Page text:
I smothered a laugh, certain I knew what the problem was. Rachel is a terrible procrastinator, and easily distracted. What was probably going on was that she was blowing off whatever Important Thing Lew wanted her to do, and comics were her current method of not doing it. I did my best to talk him down, but when he was saying goodbye I inadvertently said something very cruel… “Anyway, I wouldn’t worry about it, Lew. Your real problem is going to be when she gets interested in boys. Now that’s a serious distraction.”
I honestly thought I was kidding but I had forgotten for a moment that all men, and especially all fathers, were once teenage boys themselves, and we remember what teenage boys are like and what they want from teenage girls. (Yes, ladies, even the nice ones. It’s just that nice boys feel too insecure and embarrassed to act on it, most of the time. But I assure you that they look at you THAT WAY as well. They can’t help it. It’s hard-wired.)
Anyway, my offhanded remark hit Lew like a punch in the gut. He whispered bleakly, “Yeah… I know….”
I felt terrible, but what could I say? We were both former teenage boys and we both knew it was true, and we both knew what a romantic mushball Rachel was. We said awkward goodbyes and hung up.
And for the next few years, if you’d asked me which of my former students would have been the one to call her family from a Vegas chapel at three in the morning, saying excitedly, Don’t be mad, but we just…. I’d have instantly replied, “Rachel.” No one else even in the running. If you’d asked Julie, or Katrina, or Rin… any of us would have given that answer.
But Rachel fooled us all. Oblivious to our off-and-on worrying, she just happily went on through high school, kept her head about her– well, for the important stuff, anyway– and even got all her responsibilities taken care of. At the last minute, like always.
Thinking about responsibility led me to think about Aja, who is Rachel’s polar opposite in that area. Aja is, if anything, compulsively responsible.
Aja’s been one of our convention helpers for years, a contributor to the alumni projects, and one of the most dependable kids I’ve ever met. And she swears up and down she’s having a great time, but it’s always bothered me that she tends to work harder than anyone else all day and then skip the fun reward part where we all go out to dinner afterward, usually because she is doing something for her family. I know she’s worked the hardest to make college happen at all, and I know the single most excited, joyous moment I’ve ever seen from Aja was when she was accepted into art school a few months ago. (Cornish College of the Arts, where Ellen Forney teaches.)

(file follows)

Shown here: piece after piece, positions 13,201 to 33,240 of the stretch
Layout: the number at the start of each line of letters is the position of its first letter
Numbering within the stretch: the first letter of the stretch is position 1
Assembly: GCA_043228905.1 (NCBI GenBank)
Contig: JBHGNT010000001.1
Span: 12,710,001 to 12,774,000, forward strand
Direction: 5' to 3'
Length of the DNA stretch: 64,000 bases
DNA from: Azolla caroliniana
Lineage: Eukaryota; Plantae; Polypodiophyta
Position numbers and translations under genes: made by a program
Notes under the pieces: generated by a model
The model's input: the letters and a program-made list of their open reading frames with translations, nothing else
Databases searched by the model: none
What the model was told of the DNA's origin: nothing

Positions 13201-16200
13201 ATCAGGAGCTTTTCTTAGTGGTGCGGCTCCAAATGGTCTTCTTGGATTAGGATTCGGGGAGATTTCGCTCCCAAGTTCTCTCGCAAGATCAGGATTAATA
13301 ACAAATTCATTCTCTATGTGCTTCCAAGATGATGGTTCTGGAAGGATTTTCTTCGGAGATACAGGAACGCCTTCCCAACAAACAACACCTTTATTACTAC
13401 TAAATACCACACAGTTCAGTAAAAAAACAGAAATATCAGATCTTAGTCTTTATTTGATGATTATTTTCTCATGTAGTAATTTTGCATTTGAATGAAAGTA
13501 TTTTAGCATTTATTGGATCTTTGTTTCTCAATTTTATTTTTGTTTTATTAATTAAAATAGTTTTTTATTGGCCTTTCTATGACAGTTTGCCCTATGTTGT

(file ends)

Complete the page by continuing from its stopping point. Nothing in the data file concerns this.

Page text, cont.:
“I hope she’s doing something fun tonight,” I mutter, because I’m pretty sure Aja is too practical to spring for the frivolity (and expen$e) of tonight’s senior Kidnap Party. “Kid deserves a break. Tiffany too. They work too hard.”
Julie doesn’t hear me, because she is cheering for someone else. Unlike me, who’s been largely absent from the ceremony because I have been thinking and remembering, Julie is completely in the spirit of the moment. She is whooping and waving at the girls and applauding when each name is called. Right now she is applauding someone I don’t even remember having in class ever, and I ask who it is.
“I don’t know,” Julie says happily. “I just didn’t think anyone was clapping for him, and he deserves to be clapped for too.”
That’s the woman I married. Sunshine.
Then the principal is at the podium. He’s saying that at this point the school band was scheduled to play, but there have been “transportation issues.” So instead if the graduates would please stand and move the tassel from the right to the left… then cheers, a roar of applause, and someone way up in the bleachers behind us even has an air horn they’re giving a workout.
…and that’s it. We’re out. Another June done. We don’t hang around for family gatherings or photos or anything like that– and anyway, they need the stadium cleared because there’s two other high school commencement ceremonies scheduled this afternoon.
Walking out to the car, Julie starts to giggle. “Transportation issues,” she says.
I knew instantly what she meant. “At least it wasn’t us this time.”
Any teacher, any TA, any parent volunteer… anyone who’s ever been within a hundred yards of any class trip in this town knows what “transportation issues” stands for. It’s code for “frigging Transportation Department,” the remarkably incompetent folks in charge of scheduling our school buses. You’d think– just once– the Seattle School District could get some cooperation with getting a group of kids on a goddamn bus.
On the other hand, it meant getting done early, and we were pretty much ready to go. Lord knows the kids were ready to go, whether we were or not.
But that’s June. The kids are always done before I’m quite ready to let them go.
I’ve just had to get used to it.
See you next week.